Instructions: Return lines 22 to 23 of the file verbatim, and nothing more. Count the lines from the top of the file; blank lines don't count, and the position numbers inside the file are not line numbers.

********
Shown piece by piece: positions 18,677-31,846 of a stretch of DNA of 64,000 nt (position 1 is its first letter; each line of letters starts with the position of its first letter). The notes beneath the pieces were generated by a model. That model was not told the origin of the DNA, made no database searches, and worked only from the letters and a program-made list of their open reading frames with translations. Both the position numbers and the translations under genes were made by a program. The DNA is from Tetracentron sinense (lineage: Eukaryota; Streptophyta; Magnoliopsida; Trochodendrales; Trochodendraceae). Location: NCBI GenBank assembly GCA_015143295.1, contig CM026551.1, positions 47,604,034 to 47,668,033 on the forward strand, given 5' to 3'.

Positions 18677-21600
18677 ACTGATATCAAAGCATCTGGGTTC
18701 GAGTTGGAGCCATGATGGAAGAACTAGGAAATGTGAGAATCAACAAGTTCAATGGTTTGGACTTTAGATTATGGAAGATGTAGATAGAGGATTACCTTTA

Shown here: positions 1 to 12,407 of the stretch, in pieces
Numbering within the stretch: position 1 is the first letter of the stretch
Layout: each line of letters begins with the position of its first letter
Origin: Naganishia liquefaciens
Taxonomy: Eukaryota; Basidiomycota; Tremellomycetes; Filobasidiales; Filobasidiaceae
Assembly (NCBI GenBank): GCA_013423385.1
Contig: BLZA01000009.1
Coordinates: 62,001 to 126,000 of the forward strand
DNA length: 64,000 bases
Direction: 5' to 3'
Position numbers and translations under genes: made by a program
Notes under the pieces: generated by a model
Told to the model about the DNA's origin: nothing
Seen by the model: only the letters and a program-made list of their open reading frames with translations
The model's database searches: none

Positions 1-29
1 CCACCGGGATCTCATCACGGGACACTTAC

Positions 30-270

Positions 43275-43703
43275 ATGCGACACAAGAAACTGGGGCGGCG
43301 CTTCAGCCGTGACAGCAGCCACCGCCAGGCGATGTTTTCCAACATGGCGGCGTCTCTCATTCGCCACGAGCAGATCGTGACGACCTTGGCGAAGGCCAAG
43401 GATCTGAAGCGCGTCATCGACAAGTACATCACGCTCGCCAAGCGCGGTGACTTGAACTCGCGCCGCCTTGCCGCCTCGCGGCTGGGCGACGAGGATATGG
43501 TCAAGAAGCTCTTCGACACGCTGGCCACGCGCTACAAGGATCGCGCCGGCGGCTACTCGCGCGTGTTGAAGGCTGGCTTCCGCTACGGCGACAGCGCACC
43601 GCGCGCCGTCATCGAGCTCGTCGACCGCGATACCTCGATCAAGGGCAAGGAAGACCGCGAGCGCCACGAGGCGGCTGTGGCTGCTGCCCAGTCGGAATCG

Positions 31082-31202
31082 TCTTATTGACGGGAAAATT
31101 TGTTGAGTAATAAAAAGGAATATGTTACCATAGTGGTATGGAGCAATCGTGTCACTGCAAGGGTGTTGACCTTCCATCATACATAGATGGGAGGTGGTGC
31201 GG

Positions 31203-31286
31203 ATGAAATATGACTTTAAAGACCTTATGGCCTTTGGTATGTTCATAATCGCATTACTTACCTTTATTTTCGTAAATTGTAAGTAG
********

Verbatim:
Positions 30-270

Positions 43275-43703